Race day is only one small part of the marathon journey. Training to run 26.2 miles starts anywhere from four to twelve months prior to the marathon, depending on your running experience. Undertaking a marathon training regime is a big commitment as it dominates your life, so much so that even your weekends revolve around long runs, proper nutrition and hydration, and recovery! Race day is the most exciting part of the journey, but most of the personal growth happens while preparing for the big day.
I experience an entire lifetime of emotions and sensations on the marathon course on race day. The excitement at the start line gives way to the realization of the daunting task ahead, which leads to a little bit of fear and “what did I get myself into?” Eventually boredom takes over as I realize that I will be doing this for several hours, but cheering crowds help keep it interesting. Pain builds as joints start to ache and muscles get sore, leaving me to wonder if I’ll ever make it to the finish line. Glimmers of hope arise as each mile marker passes to denote my slow progress. Amidst all of this, there are also beautiful moments when I reflect on my surroundings and fellow runners. Gratitude for all the hard work that led to this day washes over me, which serves as a poignant reminder that I am indeed capable.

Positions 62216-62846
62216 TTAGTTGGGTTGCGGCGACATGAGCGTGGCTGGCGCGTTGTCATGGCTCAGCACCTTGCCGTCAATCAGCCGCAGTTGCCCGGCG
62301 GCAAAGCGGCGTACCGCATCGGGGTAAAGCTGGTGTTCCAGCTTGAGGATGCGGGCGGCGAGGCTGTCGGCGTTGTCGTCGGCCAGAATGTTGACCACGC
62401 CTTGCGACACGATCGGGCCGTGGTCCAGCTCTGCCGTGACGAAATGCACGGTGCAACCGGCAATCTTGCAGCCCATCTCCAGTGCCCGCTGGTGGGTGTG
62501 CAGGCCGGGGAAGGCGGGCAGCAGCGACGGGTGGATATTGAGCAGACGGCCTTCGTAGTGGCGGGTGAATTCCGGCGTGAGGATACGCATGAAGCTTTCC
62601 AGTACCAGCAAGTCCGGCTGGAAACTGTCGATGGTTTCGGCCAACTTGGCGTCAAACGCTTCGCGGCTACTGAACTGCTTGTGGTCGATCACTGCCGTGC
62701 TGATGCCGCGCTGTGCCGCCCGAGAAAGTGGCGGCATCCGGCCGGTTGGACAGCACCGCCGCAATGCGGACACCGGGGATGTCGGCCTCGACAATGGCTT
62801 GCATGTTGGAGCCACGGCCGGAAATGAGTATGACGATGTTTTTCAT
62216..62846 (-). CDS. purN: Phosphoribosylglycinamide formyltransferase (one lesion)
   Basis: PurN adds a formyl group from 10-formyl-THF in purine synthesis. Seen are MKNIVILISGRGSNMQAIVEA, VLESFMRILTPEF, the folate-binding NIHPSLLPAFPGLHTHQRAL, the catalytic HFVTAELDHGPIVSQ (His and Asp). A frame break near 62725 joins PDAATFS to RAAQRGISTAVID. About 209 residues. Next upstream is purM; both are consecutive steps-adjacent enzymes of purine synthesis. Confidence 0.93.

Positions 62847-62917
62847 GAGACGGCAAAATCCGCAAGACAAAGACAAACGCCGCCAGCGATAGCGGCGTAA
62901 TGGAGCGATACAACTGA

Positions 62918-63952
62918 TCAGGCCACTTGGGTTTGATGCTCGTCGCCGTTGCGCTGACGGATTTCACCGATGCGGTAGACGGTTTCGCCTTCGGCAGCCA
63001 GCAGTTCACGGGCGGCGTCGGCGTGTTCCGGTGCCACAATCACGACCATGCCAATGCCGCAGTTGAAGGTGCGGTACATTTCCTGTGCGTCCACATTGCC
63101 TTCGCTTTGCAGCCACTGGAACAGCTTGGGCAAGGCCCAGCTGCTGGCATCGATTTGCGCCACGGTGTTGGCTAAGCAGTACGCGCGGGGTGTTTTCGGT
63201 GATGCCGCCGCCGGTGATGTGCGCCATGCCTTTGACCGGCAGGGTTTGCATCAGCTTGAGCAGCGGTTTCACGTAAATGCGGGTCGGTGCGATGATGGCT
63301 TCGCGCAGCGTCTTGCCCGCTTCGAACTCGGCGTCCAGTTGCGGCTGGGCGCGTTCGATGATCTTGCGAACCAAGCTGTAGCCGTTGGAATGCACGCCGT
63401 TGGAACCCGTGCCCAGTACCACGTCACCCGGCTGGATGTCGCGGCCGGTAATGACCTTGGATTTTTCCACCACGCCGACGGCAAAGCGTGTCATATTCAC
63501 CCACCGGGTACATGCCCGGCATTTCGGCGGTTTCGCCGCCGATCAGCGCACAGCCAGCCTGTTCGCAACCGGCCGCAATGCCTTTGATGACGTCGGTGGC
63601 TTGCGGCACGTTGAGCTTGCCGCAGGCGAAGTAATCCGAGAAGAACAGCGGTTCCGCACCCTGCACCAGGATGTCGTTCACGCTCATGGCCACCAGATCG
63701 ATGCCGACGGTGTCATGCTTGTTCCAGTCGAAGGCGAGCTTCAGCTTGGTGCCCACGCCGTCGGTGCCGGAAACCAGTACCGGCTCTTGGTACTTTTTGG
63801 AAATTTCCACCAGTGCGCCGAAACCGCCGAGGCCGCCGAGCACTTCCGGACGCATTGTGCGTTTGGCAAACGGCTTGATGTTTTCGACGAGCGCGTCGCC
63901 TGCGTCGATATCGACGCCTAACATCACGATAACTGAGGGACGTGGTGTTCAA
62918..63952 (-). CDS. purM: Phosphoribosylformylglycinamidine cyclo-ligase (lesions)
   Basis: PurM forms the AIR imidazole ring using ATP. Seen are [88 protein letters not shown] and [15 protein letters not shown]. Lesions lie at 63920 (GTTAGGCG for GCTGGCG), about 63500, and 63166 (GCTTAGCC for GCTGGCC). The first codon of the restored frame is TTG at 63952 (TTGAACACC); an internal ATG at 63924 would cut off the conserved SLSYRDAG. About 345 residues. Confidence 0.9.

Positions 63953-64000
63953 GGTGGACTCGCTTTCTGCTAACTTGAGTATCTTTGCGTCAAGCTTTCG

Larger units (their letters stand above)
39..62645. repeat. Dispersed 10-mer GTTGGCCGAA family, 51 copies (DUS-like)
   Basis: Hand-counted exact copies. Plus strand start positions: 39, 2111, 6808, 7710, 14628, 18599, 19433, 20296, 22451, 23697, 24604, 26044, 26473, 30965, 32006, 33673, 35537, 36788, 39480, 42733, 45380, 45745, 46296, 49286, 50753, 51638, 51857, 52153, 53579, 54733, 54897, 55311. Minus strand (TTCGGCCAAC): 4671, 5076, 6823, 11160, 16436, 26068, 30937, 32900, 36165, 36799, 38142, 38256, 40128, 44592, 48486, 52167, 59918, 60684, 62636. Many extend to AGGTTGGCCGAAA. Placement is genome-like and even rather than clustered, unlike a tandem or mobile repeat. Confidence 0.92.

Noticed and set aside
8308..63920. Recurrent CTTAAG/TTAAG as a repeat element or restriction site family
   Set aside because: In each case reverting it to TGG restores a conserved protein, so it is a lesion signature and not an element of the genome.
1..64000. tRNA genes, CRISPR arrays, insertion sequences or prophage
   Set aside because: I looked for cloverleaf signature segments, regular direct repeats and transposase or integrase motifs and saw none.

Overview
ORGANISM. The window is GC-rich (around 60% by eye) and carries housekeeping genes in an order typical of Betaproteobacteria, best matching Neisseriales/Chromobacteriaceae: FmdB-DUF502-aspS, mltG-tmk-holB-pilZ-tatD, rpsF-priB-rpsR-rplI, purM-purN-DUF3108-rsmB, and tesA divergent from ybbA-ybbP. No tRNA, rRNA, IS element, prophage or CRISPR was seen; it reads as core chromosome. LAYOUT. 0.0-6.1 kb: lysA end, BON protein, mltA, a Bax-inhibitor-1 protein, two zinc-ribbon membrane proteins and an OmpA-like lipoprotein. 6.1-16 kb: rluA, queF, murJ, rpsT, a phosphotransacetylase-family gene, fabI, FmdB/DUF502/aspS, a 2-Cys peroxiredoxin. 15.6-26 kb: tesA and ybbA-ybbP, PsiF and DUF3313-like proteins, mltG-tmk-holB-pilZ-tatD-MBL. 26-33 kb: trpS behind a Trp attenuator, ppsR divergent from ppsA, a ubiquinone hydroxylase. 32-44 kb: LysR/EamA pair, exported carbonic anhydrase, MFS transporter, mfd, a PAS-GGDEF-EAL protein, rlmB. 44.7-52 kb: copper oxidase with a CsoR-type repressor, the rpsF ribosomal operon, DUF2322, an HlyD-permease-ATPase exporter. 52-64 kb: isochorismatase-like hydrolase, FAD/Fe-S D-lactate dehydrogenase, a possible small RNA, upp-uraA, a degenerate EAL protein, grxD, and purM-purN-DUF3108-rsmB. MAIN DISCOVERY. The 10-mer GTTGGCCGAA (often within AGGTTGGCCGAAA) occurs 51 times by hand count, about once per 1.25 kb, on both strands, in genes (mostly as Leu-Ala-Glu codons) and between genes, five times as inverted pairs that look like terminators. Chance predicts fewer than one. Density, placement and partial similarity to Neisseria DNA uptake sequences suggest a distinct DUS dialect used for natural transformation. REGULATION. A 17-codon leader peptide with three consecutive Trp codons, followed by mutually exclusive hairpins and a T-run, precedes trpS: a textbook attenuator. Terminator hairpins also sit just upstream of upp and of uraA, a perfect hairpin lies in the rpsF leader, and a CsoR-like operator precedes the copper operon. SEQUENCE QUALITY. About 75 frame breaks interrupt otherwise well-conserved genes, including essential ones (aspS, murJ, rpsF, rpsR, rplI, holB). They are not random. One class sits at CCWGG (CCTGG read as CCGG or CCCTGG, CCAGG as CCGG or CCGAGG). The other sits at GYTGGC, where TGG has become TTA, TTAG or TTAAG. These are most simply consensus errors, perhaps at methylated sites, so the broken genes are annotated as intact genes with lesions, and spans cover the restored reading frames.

Fatigue grows, as does hunger, which leads to fantasies about food, food, and more food. Cheering crowds and hydration stations provide brief adrenaline surges, but the pain is ever constant. One foot in front of the other—until you realize that you have three, two, just one more mile to go. Eventually you see the finish line and you realize that you will in fact finish, the goal is within reach. The joy, the elation of completing the legendary marathon distance, regardless of your time, is an incomparable relief. You look back and marvel at just how far you’ve come in mind, body, and spirit.
When I ran my first marathon, I ran it with the intention of it being my only marathon—just to prove to myself that I could do it. Shortly after crossing the finish line of that race, a fellow runner asked me if I would run another one. Without a moment’s hesitation I said yes, because despite the pain and fatigue, I had never felt so alive, so strong, so capable. That is the true power of endurance sports, the empowerment that transcends the running itself.
As much as I love running, I realize that it isn’t for everyone. There are numerous activities that can offer a similar physical, mental, and spiritual outlet. My hope is that everyone can find an activity that empowers them and enhances their life the way running has mine. It could simply be walking in nature, swimming, cycling, horseback riding, playing tennis or golf, or a multitude of other options.
I don’t know how long I’ll be able to run, just like I don’t know how long I’ll live. But I do know that as long as I can, I’ll be out there running.
Jessica Ruff, Elephant Academy ApprenticeBrowse Front PageShare Your Idea